The new age of super fires in N. America, Europe, Australia, Asia. Silviculturalist John Betts explains strange unstoppable forest fires. Then Nicole Rycroft, Exec Dir of enviro group “Canopy”. Why they quit talks with industry, as logging ravages the Canadian Boreal forest. Plus MD Donald B. Louria says loss of faith in the future can kill. Radio Ecoshock 130501 1 hour.

Listen to/download this Radio Ecoshock Show in CD Quality (56 MB) or Lo-Fi (14 MB)

Listen to/Dowload the John Betts interview on super fires (24 minutes) in CD Quality or Lo-Fi

Listen to/Dowload the Nicole Rycroft interview (Canopy/Boreal forests) 22 minutes in CD Quality or Lo-Fi

Listen to/Download Donald B. Louria on loss of faith in the future (11 minutes) in CD Quality or Lo-Fi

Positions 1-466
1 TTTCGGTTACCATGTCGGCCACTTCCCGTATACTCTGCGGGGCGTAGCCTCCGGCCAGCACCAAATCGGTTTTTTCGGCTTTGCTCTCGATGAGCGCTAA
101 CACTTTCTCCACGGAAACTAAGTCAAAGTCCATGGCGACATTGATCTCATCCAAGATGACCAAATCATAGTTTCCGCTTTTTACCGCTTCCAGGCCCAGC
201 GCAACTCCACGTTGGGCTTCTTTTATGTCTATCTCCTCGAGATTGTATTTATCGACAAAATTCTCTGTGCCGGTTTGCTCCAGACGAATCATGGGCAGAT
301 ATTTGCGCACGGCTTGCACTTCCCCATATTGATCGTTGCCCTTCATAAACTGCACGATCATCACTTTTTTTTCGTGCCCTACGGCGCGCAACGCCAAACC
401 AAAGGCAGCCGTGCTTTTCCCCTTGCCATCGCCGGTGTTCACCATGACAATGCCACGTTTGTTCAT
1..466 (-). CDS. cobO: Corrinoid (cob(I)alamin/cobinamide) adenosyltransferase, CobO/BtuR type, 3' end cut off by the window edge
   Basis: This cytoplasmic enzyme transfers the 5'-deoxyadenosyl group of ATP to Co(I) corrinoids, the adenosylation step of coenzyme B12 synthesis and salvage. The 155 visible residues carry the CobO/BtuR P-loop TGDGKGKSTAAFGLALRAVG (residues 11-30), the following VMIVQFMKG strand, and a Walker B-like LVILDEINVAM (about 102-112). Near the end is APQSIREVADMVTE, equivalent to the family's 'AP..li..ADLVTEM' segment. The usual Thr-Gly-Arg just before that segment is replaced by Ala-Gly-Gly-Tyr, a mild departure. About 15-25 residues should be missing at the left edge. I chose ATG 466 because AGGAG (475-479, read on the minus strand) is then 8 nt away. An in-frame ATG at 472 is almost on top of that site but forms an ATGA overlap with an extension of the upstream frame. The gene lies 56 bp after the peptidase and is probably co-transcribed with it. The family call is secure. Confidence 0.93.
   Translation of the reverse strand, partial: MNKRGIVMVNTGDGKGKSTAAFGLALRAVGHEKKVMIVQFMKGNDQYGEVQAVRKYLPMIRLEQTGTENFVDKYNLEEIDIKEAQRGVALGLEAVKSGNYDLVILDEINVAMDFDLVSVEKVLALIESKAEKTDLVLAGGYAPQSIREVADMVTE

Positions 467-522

In this program…. welcome to the new age of super fires. We talk with silviculturalist John Betts who explains the strange unstoppable forest fires rising up in the United States, Canada, Australia and even Europe.

Then we visit one of the last great intact forests on Earth – the Canadian Boreal. Loggers are chewing it up for paper, clothes, even cellulose in your ice cream. Now talks between industry and environmentalists appear to be breaking down. Nicole Rycroft from Canopy explains.

Top that off with Donald B. Louria, the medical doctor who says loss of faith in the future can kill. So think happy thoughts- or else! I’m Alex Smith, and this is Radio Ecoshock.